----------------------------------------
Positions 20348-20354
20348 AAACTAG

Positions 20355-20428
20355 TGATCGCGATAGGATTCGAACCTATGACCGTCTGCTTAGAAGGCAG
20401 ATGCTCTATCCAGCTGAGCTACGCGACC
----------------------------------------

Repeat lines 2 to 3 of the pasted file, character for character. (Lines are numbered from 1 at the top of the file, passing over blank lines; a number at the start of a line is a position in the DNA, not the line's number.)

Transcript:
20348 AAACTAG

Positions 20355-20428